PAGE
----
7 premium travel cards that are worth the high annual fee

Aug 20, 2021

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Premium credit cards may scare many people away with their $400+ annual fees. Still, travel rewards enthusiasts know that despite the high price tag, these cards can offer exceptional value — and in many cases, their benefits can offset those expensive fees.

With many premium travel credit cards available, we’ve gone through the perks for some of the best to see if paying their annual fees makes sense. And depending on your particular travel needs, you’ll probably find that having at least one of these cards in your wallet is well worth the high cost.

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In This Post

What These Premium Cards Have in Common

These cards feature some sort of airport lounge access, which by itself tends to cost as much as, or more than, the cards’ annual fees. In addition, all of these cards offer numerous travel insurance and purchase protection policies, as well as some sort of concierge service that offers personalized assistance for booking travel, making dining reservations, buying gifts or completing virtually any other task you could ask someone to do over the phone. They all waive foreign transaction fees, which means they are great to use while traveling overseas.

What to Look for in a Premium Credit Card

Since all of these credit cards offer lounge access, you need to investigate which lounges are in each network to find the ones that suit your travel needs. These might include the primarily domestic lounge networks of American, Delta and United, the lounges that are part of Priority Pass, American Express’s Centurion lounges, or a combination of the three.

You’ll also want to see whether the card has a competitive rewards program. Ironically, some of these cards offer fewer bonus earning categories than other, less expensive cards from the same issuer. Generally, the main reason to get a premium card is for the perks and not the points, though some notable exceptions exist. Either way, you should still aim to collect points that you will eventually use, even if you won’t be earning at a lucrative rate.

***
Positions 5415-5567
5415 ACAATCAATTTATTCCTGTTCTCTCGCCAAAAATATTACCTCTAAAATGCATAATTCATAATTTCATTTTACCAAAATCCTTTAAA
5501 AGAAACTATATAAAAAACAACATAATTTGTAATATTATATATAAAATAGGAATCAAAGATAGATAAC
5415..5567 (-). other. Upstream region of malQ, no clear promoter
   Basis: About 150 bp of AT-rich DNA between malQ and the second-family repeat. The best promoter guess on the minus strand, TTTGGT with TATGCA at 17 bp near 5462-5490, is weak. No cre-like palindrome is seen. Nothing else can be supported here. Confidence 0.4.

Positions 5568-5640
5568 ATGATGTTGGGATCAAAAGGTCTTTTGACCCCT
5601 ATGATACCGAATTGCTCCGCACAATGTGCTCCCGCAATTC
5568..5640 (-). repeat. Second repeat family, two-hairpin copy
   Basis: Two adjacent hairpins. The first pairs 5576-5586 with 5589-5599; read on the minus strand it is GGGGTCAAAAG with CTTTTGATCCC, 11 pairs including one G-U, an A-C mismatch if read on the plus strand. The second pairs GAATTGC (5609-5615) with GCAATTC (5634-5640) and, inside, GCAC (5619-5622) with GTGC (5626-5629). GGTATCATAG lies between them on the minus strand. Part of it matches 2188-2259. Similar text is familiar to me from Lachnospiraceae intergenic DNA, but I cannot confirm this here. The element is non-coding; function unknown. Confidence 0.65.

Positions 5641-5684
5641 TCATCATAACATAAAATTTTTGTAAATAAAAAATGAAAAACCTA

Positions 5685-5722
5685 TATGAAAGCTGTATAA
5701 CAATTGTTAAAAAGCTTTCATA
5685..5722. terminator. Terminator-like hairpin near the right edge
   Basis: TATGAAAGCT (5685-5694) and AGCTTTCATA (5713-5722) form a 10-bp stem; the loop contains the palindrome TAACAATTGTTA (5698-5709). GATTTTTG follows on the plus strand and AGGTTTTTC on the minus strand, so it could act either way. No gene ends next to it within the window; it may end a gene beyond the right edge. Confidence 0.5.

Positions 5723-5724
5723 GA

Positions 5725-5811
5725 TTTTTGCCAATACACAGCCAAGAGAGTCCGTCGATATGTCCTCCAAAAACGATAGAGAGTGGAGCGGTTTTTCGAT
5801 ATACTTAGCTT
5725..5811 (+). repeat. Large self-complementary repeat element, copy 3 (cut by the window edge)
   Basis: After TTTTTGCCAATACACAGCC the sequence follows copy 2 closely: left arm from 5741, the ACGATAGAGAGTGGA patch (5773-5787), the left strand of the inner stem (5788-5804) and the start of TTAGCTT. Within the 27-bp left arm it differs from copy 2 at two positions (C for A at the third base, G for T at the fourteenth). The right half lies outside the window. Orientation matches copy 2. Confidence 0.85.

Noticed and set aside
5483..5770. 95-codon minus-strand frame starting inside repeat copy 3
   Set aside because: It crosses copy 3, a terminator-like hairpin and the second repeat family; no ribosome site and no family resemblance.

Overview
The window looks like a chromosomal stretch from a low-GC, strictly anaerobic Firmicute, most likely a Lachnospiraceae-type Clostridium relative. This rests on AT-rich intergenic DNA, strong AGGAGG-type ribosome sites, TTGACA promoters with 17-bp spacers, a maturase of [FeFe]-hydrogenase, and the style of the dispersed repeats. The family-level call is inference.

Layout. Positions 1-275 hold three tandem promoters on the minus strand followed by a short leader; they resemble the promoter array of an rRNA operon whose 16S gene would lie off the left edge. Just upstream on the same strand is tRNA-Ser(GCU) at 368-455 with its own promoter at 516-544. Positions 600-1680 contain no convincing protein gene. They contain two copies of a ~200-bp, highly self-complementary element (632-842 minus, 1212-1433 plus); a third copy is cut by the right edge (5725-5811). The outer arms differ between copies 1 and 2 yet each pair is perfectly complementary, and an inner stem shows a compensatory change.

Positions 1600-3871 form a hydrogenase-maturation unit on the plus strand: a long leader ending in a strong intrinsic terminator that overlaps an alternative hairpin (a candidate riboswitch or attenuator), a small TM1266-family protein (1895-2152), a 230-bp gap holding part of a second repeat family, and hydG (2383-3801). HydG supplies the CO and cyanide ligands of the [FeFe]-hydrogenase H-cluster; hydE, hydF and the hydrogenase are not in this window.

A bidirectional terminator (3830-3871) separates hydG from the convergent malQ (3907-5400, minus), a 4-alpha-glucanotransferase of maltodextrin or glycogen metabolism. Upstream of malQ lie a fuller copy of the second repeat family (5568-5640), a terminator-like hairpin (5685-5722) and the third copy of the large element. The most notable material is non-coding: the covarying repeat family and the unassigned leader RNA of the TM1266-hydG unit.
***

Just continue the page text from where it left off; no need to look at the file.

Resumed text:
Speaking of perks, you should closely examine all of the benefits offered by each card and evaluate how useful they may be to you. For example, the upgrade priority on flights with the Delta SkyMiles® Reserve American Express Card is only useful if you actually hold Delta Medallion status. Finally, many of these cards come with credits toward airline fees and/or the $100 application fee for the Global Entry program, so be sure to consider those savings when evaluating whether paying the annual fee is justified.

I’ve listed what I think are the top seven premium cards on the market right now. Here’s the shortlist, but below you’ll find more details about each.

1. Chase Sapphire Reserve
2. The Platinum Card® from American Express
3. Citi® / AAdvantage® Executive World Elite Mastercard®
4. United Club Infinite Card
5. Delta SkyMiles® Reserve American Express Card
6. Hilton Honors American Express Aspire Credit Card
7. Marriott Bonvoy Brilliant™ American Express® Card

The information for the Hilton Aspire card has been collected independently by The Points Guy. The card details on this page have not been reviewed or provided by the card issuer.

The Details

Here’s a detailed look at each of the cards listed above, including their benefits, welcome bonuses and other factors to consider.

1. Chase Sapphire Reserve

(Photo by The Points Guy)

Current welcome offer: Earn 50,000 Ultimate Rewards points when you spend $4,000 on purchases in the first three months of account opening.